Is Harvard Discriminating Against Asian-American Applicants? Featured

20 January 2016

2015 was marked by a series of unprecedented complaints directed towards Harvard. Specifically, the group SFFA – Students for Fair Admissions has filed a complaint in November 2014 regarding a bias in the Asian student admission procedure. They argued that Harvard has set up a system that holds Asian students to higher standards than the others, and forces them to compete. To support their claims, SFFA brought up a study conducted by sociologists from Princeton, which revealed the fact that the SAT scores for Asian Americans needed to be about 140 points higher than the other students.

After the filing of this lawsuit, The Asian American Coalition has filed a complaint as well, with the U.S. Department of Justice and the Department of Education, asking that they force Harvard to stop using racial balancing so that Ivy League schools can never discriminate again.

The general complaint about Harvard’s admission policy seems to have sprung out on many occasions. Various people and groups have argued that given the increase in Asian American population, Harvard did not try to keep the pace and raise the number of admission in this segment of the population.

So, Are Asian Americans Treated Differently?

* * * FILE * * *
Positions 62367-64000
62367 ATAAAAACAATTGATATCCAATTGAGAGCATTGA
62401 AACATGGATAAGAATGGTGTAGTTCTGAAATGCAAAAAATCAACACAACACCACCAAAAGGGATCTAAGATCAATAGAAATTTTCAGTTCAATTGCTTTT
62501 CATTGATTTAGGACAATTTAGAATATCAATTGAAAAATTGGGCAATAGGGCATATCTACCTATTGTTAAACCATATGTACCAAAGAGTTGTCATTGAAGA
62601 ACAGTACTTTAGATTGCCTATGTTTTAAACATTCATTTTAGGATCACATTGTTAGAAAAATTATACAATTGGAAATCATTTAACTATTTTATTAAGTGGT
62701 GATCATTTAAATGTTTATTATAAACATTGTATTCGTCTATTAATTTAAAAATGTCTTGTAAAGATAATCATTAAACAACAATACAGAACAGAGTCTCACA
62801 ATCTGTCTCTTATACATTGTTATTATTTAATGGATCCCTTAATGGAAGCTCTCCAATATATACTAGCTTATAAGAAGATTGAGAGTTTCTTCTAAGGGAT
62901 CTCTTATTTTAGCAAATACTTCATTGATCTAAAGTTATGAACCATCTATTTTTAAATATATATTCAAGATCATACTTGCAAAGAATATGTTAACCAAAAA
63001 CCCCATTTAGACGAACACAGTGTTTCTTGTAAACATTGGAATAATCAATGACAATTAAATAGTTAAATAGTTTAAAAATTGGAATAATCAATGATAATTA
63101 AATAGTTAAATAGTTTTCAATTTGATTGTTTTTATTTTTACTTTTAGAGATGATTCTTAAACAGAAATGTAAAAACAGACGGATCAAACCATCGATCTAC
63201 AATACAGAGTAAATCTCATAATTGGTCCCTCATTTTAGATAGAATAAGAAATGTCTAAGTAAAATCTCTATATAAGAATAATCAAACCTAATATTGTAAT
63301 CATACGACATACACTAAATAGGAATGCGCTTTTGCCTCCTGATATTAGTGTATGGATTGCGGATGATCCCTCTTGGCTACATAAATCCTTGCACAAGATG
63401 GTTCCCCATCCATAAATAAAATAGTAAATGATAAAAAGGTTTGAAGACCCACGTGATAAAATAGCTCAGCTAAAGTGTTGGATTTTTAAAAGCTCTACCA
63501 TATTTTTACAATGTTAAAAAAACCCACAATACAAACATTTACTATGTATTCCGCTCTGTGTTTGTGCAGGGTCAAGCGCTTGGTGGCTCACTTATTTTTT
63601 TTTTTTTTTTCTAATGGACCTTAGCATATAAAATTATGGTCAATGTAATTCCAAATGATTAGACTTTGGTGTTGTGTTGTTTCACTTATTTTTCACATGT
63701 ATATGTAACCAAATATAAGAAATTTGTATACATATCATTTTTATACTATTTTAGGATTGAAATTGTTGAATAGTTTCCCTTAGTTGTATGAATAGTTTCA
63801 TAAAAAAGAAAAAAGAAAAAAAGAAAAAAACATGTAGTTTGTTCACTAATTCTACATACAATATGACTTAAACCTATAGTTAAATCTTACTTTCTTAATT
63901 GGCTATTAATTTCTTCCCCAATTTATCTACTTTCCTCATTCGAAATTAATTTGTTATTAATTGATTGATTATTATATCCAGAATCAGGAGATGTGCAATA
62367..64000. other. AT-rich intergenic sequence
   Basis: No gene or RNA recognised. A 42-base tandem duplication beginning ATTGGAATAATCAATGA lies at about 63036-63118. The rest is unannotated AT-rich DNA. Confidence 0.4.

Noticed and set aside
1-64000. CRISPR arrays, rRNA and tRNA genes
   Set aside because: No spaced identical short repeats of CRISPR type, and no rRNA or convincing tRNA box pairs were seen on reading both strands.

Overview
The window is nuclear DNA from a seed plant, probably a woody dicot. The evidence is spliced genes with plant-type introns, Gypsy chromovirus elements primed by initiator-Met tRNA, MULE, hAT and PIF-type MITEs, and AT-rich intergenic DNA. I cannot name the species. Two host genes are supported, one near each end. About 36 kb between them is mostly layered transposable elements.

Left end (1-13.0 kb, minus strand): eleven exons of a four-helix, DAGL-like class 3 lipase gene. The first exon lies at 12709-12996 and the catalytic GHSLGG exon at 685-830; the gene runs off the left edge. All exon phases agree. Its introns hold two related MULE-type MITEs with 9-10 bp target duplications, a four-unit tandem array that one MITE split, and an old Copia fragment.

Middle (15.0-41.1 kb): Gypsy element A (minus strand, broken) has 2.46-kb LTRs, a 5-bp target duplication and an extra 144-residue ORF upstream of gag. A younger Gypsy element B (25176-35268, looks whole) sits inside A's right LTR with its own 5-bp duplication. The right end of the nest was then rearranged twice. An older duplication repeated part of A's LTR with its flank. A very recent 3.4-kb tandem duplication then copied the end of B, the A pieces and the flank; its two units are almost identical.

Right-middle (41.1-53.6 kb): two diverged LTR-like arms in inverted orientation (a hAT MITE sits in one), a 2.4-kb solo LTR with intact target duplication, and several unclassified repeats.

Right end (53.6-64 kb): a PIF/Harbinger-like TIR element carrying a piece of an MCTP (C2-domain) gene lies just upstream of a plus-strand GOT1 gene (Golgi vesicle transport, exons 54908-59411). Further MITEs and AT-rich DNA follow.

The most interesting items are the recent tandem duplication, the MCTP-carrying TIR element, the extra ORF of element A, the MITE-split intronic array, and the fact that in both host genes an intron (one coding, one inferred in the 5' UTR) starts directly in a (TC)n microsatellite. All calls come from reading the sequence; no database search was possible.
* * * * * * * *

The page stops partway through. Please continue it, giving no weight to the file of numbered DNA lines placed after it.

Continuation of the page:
In the last couple of years, the admission rate to Harvard has dropped to 6%. Given the grueling competition, the evaluation process has changed tremendously, focusing on teacher recommendations, extracurricular activities and personal statements. That means that SATs have stopped being the determining factor in admissions.

Also, looking at Harvard’s history of graduates and even at its current tendency, it can be easily noticed that they are inclined to form a very diverse campus. They strive to gather students from all kinds of environments and cultures: students that lived at farms, students that have served in the military, humanitarians, scientists, athletes, Olympians and so on.

Furthermore, Harvard has rejected the argument that the institution is not accepting enough Asian American Students, stating that the percentage admitted has increased in the last couple of years from 17.6 percent to 21.

Harvard also argues that their admission policy is animated by the will of forming generations of people that will live in a pluralistic world, thus they believe that they should be left to carry on with their policy of diversity.

A Matter for Debate

Harvard does not admit the existence of quotas in the admission system, and their position is somehow backed by its students who say that they have no knowledge about this. However, many groups are asking for greater transparency regarding their admission process.

Experts have argued, in the light of these events, that the lawsuit threatens the very core of Harvard: diversity in excellence. The racial balancing has been the prime method of ensuring a diverse distribution of race among the students at Harvard.

Ultimately, the debates whether there is a racial bias or not in Harvard’s admission process should raise awareness in all educational institutions. Also, one must reflect on the subject of whether preferential treatments are truly that unimaginable, especially if the goal is to achieve ethnic, socioeconomic and racial diversity.

Read 70109 times Last modified on Sunday, 24 January 2016 23:52
Dr. Li

Executive Director, Ardent Academy for Gifted Youth; Co-President, OCSEF.